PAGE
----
eDNA is DNA that is collected from a range of environmental samples including soil and water rather than being directly sampled from a plant or animal. All organisms leave traces of their DNA as part of their normal existence. Sources of eDNA include, faeces, mucus, gametes, skin, carcasses and hair. The collection of eDNA offers great potential for monitoring species, both common ones and those which require efforts to preserve their existence.
This analysis offers an alternative to traditional GCN survey methods that require multiple site visits at times defined by the specific method being used. eDNA analysis can provide a presence/absence result after just a single site sampling visit. Water samples collected are sent to Cellmark’s laboratories for testing using the protocol recommended by Natural England.
Great crested newts (GCN; Triturus cristatus) are a protected species in the UK1. Deliberately capturing, killing, disturbing or injuring great crested newts at any life stage and damaging, destroying or obstructing access to a breeding or resting place, are prohibited by law. GCN surveys are required for development projects that could affect this species.
Most frequently ponds are surveyed during the great crested newt breeding season, which runs in the period from March until June. Great crested newt survey methods for bodies of water that Natural England accept include: environmental DNA (eDNA) testing, bottle or funnel trapping, egg search, torch surveys and netting. eDNA analysis is a relatively new methodology where the presence of a species is detected by analysis of the DNA contained within an environmental sample (e.g. water or soil).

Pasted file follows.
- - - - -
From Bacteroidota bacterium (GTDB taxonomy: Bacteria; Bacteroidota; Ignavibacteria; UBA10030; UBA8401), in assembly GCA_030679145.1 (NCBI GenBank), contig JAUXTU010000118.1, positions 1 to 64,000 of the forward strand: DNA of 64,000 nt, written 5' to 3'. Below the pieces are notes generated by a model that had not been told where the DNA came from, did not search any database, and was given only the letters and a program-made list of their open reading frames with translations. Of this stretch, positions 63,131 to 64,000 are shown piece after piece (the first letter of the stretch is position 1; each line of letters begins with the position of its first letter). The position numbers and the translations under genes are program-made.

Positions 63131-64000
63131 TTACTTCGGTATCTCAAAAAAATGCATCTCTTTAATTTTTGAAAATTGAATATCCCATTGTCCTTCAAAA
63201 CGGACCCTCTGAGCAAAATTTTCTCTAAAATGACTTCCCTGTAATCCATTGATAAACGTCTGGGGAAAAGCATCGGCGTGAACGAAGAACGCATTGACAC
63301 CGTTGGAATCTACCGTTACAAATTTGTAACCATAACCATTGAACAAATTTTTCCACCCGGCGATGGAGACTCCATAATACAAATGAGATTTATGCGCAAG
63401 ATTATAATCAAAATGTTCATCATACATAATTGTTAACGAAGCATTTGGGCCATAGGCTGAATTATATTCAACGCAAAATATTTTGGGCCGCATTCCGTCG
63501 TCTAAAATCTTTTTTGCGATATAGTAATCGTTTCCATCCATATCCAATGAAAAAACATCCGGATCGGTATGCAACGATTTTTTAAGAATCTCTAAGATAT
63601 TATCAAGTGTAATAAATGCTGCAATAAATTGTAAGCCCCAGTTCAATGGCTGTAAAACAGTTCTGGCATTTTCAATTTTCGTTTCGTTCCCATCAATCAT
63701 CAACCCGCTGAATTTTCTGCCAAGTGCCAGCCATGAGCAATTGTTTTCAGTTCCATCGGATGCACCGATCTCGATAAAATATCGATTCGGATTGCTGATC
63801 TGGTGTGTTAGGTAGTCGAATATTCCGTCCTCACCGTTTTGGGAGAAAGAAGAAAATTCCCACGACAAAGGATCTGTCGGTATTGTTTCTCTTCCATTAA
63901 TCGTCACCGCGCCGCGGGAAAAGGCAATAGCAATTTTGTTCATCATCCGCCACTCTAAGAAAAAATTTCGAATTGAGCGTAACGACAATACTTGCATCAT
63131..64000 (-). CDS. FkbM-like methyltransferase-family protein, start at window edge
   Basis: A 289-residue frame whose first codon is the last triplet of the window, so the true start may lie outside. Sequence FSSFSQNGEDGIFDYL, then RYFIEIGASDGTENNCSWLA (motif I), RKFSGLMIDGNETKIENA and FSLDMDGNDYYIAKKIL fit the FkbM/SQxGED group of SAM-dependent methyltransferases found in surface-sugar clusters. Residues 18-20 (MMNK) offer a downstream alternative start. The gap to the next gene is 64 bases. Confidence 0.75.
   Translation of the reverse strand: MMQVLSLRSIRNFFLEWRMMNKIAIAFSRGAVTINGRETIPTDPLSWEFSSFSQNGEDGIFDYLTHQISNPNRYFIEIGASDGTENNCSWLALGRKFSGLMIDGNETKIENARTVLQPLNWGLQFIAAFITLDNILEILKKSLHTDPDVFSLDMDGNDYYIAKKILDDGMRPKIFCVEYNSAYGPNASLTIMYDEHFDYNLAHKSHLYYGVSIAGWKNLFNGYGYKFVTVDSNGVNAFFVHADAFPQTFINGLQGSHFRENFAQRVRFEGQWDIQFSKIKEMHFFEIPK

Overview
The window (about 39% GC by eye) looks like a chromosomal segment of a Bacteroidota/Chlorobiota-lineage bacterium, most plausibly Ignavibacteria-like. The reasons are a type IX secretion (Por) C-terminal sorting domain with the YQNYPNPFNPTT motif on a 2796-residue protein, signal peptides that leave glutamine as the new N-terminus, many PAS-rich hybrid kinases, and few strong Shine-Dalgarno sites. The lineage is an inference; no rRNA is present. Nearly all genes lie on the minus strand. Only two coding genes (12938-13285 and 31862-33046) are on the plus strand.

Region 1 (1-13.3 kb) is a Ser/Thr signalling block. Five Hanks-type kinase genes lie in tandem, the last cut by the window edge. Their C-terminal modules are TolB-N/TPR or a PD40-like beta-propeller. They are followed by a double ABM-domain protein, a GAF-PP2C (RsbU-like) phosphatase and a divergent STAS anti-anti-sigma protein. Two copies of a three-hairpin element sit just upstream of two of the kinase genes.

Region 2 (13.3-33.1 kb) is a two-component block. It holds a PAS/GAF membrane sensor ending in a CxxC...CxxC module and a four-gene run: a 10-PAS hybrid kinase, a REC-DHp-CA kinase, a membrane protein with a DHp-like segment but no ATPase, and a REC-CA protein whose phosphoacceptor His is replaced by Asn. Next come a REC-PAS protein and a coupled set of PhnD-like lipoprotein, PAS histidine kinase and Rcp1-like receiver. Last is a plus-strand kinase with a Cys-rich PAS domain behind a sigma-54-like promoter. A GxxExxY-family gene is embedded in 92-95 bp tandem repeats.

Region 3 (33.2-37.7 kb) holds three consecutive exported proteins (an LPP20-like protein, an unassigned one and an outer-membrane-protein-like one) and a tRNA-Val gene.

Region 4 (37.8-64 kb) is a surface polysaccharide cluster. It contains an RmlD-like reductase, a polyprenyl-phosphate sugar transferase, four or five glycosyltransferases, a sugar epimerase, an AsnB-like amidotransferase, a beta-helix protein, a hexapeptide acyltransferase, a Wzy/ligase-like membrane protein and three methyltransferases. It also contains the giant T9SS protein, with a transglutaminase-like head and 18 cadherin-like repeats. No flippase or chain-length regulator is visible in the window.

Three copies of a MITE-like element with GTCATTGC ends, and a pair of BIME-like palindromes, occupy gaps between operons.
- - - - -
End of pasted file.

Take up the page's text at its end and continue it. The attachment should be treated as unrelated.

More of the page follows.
Organisms are continually shedding DNA into the environment. Shed skin cells, sperm, eggs, mucus and faeces are sources of DNA which GCN release into bodies of water during the breeding season. Although recent studies2 have indicated the Great crested newts DNA can be found in the water at any time of the year, Natural England will only accept eDNA survey results from samples collected between 15 April and 30 June.
1. Great crested newts are listed as protected in the following documents: Appendix II of the Bern Convention; Annexes II and IV of the Council Directive 92/43/EEC on the conservation of natural habitats and of wild fauna and flora; Schedule 5 of the Wildlife and Countryside Act 1981; Schedule 2 of the Conservation (Natural Habitats, &c.) Regulations 1994.
2. Rees et al. BMC Res Notes (2017) 10:327; Buxton et al. (2017) Sci. Rep. 7, 46294; Buxton et al. (2018) PLoS One 13(1):e0191737
As well as offering eDNA testing for detecting great crested newts Cellmark also has a 30 year heritage of providing high quality DNA analysis to the forensic market. We would like to reassure you that our extensive experience which often involves working with challenging DNA samples enables us to deliver a "Forensic Lab Quality" service for you.
Cellmark has a history of pioneering the introduction of quality standards in DNA and forensic testing and our state of the art laboratories in Abingdon, Oxon, follow the protocol as set down by Defra and Natural England for the surveillance of Great Crested Newts.